If a medical mistake or error caused injury, a patient deserves to know what happened. Unfortunately, a patient is often not in a position to know what really happened during a procedure.
Birth injuries illustrate this predicament. If a doctor or nurse was negligent, that medical mistake could cause injury to the baby. Yet it may be difficult to tell whether a birth defect was preexisting or caused by negligence during the labor or birthing process.
Take the case of a newborn with cerebral palsy. The condition is typically classified as a birth defect, but its cause can be preexisting -- the result of brain damage at some point during the pregnancy -- or the result of an injury to the baby during the birthing process.
In both scenarios, brain injury is usually the predicate cause, yet a patient may not how or when that damage occurred. An obstructed delivery or misuse of birthing instruments might inflict brain damage that causes cerebral palsy. Perhaps the condition could have been detected earlier, had a doctor properly monitored his or her patient. Either way, a patient may not know whether cerebral palsy could have been avoided. Fortunately, a medical malpractice attorney may have strategies for gathering evidence that proves whether a doctor was at fault.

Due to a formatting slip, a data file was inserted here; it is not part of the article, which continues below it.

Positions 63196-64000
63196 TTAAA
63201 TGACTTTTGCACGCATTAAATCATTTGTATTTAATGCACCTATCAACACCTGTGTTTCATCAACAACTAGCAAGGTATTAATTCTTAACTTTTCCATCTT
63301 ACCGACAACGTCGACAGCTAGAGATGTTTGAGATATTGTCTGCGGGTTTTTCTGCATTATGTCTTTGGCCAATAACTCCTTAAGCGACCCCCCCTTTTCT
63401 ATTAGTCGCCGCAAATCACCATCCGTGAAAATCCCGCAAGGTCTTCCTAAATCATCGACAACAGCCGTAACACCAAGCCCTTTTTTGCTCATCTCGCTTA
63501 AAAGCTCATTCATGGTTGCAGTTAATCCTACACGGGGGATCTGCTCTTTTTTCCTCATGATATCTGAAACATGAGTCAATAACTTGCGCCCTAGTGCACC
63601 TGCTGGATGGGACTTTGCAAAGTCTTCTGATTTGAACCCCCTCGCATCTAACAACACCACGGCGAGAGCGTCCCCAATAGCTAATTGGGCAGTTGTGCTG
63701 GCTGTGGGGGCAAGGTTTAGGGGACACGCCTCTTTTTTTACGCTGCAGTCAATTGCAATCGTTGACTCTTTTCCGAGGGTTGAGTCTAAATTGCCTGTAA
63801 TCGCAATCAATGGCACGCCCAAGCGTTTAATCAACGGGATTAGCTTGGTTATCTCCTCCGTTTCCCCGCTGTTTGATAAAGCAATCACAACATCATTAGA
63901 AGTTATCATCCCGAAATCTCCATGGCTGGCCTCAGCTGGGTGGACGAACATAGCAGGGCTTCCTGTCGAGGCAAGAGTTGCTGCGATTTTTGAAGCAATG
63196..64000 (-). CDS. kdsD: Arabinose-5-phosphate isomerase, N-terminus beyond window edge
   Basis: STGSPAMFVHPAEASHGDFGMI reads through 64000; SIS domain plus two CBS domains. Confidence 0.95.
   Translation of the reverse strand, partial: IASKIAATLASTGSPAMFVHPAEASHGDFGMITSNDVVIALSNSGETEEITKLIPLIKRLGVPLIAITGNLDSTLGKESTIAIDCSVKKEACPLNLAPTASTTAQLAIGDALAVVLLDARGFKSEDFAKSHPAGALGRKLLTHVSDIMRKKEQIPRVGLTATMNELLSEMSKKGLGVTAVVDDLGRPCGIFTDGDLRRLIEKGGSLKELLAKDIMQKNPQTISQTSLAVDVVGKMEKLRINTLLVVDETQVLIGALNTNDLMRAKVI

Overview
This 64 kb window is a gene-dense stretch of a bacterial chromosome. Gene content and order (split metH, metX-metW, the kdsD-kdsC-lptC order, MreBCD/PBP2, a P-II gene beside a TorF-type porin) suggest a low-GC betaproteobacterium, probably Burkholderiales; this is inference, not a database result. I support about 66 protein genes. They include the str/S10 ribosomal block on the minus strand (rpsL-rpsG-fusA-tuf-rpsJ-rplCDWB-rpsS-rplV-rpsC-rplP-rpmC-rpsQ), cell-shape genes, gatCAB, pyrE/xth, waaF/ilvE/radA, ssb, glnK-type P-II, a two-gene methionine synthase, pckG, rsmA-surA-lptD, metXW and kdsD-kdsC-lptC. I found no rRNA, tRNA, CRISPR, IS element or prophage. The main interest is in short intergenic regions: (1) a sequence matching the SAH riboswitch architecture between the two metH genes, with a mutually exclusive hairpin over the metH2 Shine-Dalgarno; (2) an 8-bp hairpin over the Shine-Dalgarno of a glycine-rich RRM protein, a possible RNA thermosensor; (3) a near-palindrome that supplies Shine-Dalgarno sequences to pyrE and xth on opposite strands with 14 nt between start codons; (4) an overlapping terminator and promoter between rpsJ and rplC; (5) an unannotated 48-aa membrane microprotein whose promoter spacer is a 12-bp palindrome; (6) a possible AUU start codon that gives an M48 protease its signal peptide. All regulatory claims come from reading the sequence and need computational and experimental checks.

Given the fear of birth injuries, some patients may be wary of the rising popularity of aquatic births. The technique is actually an accepted practice of midwives, but some obstetricians and pediatricians have questioned its safety. Yet several studies have confirmed that the practice is safe. In one, a California professor studied a pool of 1,200 women who had labored or birthed in water. In another study, 12 randomized controlled trials of the technique, involving 3,243 women, also found no increased safety risk.
Source: NPR, “Doctors Say Don't Give Birth To Baby In A Tub, But Midwives Disagree,” Nancy Shute, March 23, 2014